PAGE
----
Peace Talks on Syria Collapse over Iran
Rebeccah Heinrichs /
The U.S. and Russia have failed to come to a peace talk date to diplomatically solve the crisis in Syria. The main point of contention is the role Iran will play in those talks. Moscow insists Iran ought to be invited and, for now, the U.S. remains opposed to this.
American ally Saudi Arabia is very concerned the U.S. is rushing into a diplomatic solution at all costs, even one that leaves Assad in power. This would leave in place an Iranian key ally and a situation much worse for peace and stability in the region. On this point, Riyadh’s concerns are well founded.
The President’s disastrous handling of the Syrian conflict has led to a giant net loss for American security that could have long-term devastating consequences.
President Obama failed to help the moderate opposition at the outbreak of the war, was unable or unwilling to garner diplomatic support to isolate Assad when the war first broke out, and was incapable of persuading Congress and the broader American public that he knew what he was doing as commander in chief.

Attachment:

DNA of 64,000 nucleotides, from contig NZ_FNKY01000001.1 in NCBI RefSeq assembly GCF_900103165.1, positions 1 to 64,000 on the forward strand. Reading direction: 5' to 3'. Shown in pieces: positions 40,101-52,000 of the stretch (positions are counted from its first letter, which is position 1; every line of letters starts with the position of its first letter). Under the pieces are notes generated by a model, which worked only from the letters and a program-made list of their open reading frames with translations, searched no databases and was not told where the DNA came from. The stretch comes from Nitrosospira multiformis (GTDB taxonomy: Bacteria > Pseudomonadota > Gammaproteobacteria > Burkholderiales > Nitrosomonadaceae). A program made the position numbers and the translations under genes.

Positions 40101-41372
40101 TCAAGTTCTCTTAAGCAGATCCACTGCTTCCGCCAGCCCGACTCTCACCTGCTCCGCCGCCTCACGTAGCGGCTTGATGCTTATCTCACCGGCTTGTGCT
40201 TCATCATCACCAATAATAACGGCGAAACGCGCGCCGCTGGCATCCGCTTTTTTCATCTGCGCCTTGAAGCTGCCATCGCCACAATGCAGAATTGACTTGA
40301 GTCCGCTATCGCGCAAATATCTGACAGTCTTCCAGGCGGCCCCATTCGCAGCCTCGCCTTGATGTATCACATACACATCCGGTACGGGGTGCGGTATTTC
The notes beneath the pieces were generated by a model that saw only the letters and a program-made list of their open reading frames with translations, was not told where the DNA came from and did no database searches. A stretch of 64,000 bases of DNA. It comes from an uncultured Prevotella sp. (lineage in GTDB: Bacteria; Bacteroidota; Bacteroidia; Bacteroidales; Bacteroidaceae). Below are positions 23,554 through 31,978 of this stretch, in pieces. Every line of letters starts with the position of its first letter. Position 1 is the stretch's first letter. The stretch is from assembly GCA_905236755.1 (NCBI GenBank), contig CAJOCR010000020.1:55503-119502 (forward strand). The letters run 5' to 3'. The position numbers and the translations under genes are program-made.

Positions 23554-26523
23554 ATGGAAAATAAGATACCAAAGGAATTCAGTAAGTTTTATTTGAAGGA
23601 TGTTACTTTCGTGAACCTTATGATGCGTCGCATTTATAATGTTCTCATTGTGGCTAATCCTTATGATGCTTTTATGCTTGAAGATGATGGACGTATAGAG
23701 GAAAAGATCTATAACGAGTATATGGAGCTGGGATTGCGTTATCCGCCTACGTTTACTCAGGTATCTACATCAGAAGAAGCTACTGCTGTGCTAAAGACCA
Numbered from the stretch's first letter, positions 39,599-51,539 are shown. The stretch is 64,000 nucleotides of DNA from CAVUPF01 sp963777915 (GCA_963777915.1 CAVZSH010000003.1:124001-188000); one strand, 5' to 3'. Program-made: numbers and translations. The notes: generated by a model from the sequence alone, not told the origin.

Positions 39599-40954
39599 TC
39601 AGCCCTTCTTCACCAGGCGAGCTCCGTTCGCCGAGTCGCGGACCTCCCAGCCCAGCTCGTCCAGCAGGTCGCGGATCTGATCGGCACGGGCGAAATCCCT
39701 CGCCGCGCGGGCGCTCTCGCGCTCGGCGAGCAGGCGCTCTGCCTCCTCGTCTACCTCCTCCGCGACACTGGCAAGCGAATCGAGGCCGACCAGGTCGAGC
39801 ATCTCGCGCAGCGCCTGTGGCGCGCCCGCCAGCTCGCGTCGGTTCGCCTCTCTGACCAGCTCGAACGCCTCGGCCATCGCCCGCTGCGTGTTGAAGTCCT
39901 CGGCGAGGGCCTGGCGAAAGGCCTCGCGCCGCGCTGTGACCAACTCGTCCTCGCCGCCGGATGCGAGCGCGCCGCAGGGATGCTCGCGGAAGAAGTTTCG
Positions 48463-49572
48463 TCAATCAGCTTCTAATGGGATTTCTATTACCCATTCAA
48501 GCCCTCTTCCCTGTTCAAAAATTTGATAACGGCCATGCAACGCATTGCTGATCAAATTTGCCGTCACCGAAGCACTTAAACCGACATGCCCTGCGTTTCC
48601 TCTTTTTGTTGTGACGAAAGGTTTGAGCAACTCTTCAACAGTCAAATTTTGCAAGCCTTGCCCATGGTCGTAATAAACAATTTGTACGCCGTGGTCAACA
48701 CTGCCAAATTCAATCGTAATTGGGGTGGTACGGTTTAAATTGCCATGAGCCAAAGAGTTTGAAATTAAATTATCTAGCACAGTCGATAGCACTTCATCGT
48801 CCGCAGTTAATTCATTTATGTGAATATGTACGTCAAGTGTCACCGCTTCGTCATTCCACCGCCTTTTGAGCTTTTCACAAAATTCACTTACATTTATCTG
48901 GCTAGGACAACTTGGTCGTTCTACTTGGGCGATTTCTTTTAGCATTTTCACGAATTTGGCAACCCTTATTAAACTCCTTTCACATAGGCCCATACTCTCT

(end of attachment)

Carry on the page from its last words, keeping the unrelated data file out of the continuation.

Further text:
Now, Russia has gained influence in the region where the U.S. has lost it. Russia has propped up Syrian dictator Bashar al-Assad, continues to block U.N. resolutions to slow down Iran’s nuclear program, continues to aid in its nuclear program, and staunchly opposes American security measures such as missile defense. It is doubtful that the Administration had kowtowing to Moscow in mind when it said it would “reset” relations with Russia.
Moreover, Assad—the man President Obama has repeatedly said must step down from power—is now more powerful than he was when Obama was preparing to attack. And Iran will likely keep its Shia ally, creating a more dangerous region for U.S. allies such as Israel and Saudi Arabia.
As for chemical weapons, some of them may be removed. But there’s no reason to believe that Assad will volunteer information regarding his most sensitive and strategically significant weapons.
The near-term outcome is beginning to become more predictable as the days go by, but what is not predictable are the effects of the Obama Administration’s disastrous Middle East policies.